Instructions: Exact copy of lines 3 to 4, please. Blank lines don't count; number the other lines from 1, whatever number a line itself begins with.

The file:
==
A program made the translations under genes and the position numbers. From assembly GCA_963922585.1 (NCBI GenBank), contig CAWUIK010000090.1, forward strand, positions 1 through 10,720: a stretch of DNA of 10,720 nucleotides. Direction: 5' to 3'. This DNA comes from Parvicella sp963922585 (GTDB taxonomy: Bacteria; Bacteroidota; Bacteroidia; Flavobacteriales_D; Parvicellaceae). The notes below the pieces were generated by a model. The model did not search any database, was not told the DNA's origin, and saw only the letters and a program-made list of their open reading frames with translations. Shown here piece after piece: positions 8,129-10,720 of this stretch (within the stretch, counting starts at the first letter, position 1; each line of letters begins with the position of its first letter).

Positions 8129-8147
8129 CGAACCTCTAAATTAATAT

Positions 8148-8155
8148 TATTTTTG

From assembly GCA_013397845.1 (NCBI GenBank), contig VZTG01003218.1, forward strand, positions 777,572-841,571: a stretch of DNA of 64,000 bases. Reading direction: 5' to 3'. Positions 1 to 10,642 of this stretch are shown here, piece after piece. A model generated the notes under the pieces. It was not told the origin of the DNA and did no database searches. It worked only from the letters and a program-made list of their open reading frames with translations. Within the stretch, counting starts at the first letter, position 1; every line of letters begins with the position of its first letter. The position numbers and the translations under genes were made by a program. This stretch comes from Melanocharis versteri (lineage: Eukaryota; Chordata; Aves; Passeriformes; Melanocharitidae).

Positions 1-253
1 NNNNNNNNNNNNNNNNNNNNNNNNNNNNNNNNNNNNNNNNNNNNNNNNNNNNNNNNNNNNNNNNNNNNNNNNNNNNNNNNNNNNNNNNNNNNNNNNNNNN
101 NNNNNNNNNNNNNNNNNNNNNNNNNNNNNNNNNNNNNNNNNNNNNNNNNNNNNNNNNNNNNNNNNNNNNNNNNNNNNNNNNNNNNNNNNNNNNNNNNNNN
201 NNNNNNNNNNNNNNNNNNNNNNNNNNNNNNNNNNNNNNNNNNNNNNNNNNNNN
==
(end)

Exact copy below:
8129 CGAACCTCTAAATTAATAT

Positions 8148-8155